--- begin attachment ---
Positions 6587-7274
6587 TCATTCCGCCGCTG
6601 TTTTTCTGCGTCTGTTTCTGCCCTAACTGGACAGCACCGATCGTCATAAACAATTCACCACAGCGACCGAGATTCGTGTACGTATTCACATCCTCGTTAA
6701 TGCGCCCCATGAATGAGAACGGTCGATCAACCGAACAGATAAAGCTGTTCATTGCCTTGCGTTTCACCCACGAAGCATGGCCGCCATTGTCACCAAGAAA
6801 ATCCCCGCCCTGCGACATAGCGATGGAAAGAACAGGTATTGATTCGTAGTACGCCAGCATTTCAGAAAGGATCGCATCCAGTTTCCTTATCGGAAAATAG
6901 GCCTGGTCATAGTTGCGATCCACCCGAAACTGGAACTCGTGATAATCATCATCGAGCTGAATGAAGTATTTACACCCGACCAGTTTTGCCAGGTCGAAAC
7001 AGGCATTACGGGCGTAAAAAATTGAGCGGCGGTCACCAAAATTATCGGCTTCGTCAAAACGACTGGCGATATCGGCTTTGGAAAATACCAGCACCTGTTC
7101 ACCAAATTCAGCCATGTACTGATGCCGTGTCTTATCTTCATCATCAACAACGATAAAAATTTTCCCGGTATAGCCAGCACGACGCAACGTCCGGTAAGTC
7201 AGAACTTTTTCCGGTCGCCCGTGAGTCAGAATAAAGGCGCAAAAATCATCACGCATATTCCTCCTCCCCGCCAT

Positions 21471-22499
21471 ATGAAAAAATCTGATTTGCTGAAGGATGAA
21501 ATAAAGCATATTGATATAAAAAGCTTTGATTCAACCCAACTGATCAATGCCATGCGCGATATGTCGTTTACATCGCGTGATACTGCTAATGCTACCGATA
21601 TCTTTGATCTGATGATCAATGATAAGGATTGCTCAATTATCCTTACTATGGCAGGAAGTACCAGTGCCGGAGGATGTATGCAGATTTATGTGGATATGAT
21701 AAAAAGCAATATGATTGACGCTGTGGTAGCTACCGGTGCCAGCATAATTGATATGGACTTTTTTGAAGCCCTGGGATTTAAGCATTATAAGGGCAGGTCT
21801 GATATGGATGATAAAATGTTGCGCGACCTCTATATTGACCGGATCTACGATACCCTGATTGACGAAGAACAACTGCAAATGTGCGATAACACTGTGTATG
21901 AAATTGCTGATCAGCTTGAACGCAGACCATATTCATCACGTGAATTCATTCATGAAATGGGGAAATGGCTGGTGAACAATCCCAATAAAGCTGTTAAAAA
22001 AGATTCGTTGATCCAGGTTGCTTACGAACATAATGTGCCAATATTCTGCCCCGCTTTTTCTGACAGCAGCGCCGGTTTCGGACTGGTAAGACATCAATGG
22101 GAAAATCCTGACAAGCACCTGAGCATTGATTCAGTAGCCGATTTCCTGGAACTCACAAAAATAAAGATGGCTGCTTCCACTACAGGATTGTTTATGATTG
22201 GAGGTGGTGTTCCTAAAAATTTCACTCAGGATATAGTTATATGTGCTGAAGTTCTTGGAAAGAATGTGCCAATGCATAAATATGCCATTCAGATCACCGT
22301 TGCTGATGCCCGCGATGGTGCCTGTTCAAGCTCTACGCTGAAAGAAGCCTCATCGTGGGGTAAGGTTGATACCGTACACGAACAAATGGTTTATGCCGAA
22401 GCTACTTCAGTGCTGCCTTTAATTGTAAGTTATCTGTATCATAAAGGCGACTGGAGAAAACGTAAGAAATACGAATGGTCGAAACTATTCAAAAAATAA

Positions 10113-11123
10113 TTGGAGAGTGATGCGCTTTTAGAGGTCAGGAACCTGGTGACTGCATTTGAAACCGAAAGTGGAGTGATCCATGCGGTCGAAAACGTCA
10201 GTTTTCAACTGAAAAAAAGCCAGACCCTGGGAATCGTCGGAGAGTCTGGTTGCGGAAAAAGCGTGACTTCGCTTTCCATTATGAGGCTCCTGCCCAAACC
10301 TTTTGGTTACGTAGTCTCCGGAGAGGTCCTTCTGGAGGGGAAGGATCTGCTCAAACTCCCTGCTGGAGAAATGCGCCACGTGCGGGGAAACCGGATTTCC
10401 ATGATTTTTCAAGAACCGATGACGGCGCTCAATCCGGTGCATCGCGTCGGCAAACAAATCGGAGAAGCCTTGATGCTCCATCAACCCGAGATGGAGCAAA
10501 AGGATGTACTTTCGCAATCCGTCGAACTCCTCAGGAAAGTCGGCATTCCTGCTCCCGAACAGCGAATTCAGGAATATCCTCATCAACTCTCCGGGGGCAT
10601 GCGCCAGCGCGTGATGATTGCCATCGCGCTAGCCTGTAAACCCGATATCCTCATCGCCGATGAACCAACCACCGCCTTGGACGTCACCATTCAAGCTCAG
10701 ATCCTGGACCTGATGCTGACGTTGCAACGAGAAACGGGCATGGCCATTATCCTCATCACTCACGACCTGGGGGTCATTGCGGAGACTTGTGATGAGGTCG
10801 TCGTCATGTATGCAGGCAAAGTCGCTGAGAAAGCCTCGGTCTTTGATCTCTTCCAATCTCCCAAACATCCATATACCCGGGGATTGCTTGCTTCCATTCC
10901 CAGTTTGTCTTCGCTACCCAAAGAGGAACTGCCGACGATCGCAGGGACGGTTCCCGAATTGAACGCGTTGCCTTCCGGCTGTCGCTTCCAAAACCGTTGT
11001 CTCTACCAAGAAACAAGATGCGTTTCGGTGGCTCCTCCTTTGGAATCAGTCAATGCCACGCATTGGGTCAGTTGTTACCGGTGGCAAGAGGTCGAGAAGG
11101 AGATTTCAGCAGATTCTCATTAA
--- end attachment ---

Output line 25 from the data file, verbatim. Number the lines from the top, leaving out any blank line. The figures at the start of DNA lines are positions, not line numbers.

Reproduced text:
10301 TTTTGGTTACGTAGTCTCCGGAGAGGTCCTTCTGGAGGGGAAGGATCTGCTCAAACTCCCTGCTGGAGAAATGCGCCACGTGCGGGGAAACCGGATTTCC